Ontario health minister Christine Elliott received her first COVID-19 vaccine dose on Monday.
Elliott got the AstraZeneca vaccine on camera at a Toronto pharmacy around 9:15 a.m.
“It’s important for everyone when it’s their turn to get a vaccine,” said Elliott. “The more people that get the vaccine the sooner we can go back to normal life.”
Ontario’s health minister says the province is studying COVID-19 vaccine hesitancy levels as it continues to urge people to get inoculated.
Last week, Elliott said she would be getting the AstraZeneca shot to help combat vaccine hesitancy and prove to residents that the shot is safe and that it prevents hospitalizations and it saves lives.
“All four (vaccines) that have been approved are safe,” said Elliott.
Elliott says some people have expressed concern about the AstraZeneca vaccine or a preference to receive the shot from their own family doctor.
The drugmaker updated the efficacy data for its vaccine last week. They say the shot is 76 percent effective against mild symptoms and 100 percent effective at preventing severe disease from the virus. In trial volunteers aged 65 and older, the vaccine was 85 percent effective in preventing symptoms.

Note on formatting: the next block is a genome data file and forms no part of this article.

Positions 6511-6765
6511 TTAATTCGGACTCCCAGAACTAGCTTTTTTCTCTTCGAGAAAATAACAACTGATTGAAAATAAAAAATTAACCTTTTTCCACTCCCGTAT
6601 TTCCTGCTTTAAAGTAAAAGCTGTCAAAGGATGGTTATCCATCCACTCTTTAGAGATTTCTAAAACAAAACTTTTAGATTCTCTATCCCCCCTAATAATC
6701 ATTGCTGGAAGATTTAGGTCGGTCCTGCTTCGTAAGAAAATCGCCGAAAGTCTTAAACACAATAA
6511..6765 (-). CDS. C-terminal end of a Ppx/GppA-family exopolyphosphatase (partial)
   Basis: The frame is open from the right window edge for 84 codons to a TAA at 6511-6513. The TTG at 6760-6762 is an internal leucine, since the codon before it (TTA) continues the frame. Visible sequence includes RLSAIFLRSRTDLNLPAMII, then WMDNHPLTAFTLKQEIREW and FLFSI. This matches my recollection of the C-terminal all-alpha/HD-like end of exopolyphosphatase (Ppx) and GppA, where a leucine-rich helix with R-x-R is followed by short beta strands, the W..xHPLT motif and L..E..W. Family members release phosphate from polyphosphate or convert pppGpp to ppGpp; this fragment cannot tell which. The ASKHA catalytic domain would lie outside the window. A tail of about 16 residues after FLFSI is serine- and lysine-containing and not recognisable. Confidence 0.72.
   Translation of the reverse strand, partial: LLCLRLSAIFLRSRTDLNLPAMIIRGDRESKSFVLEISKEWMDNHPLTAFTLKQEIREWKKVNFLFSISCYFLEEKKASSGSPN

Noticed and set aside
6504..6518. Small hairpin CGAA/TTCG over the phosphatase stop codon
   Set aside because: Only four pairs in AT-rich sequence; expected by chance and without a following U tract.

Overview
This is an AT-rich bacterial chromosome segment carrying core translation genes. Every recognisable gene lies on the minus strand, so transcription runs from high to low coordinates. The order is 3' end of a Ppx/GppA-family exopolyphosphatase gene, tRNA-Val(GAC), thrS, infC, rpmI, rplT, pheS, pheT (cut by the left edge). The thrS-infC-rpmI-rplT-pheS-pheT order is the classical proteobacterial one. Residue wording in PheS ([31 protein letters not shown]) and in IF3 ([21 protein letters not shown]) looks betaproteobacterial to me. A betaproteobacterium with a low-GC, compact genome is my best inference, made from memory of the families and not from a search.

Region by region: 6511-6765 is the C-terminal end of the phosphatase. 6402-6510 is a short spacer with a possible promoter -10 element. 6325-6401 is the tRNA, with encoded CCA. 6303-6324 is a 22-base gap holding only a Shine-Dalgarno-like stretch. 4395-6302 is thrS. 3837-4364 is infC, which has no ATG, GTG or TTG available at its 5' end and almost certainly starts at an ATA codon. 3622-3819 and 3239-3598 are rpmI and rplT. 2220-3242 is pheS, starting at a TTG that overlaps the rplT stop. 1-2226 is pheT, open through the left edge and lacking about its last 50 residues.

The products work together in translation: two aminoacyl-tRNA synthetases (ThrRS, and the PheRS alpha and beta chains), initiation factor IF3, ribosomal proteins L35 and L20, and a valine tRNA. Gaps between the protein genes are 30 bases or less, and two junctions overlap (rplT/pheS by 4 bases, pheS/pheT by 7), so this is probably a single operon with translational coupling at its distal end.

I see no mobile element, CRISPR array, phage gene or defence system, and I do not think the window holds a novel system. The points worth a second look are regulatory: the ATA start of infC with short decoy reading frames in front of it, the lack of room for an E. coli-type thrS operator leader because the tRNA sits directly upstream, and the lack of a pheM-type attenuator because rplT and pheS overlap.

Reports of blood clots among recipients in Europe sparked concerns but the European Medicines Agency has since concluded the vaccine did not raise the overall risk of clots.
Canada is expected to receive another 1.5 million doses of the AstraZeneca shot this week.
Ontario expanded its COVID-19 vaccine booking Monday for people 70 years of age and older to additional regions, including several GTA municipalities.
Eligible people can book online or by calling 1-888-999-6488.
Also in York Region, a drive-thru vaccination site opened at Canada’s Wonderland, where a limited number of patients will be able to get vaccines by appointment only.
Two more mass vaccination sites will also open in Toronto, where people as young as 70 started getting vaccinated on Saturday.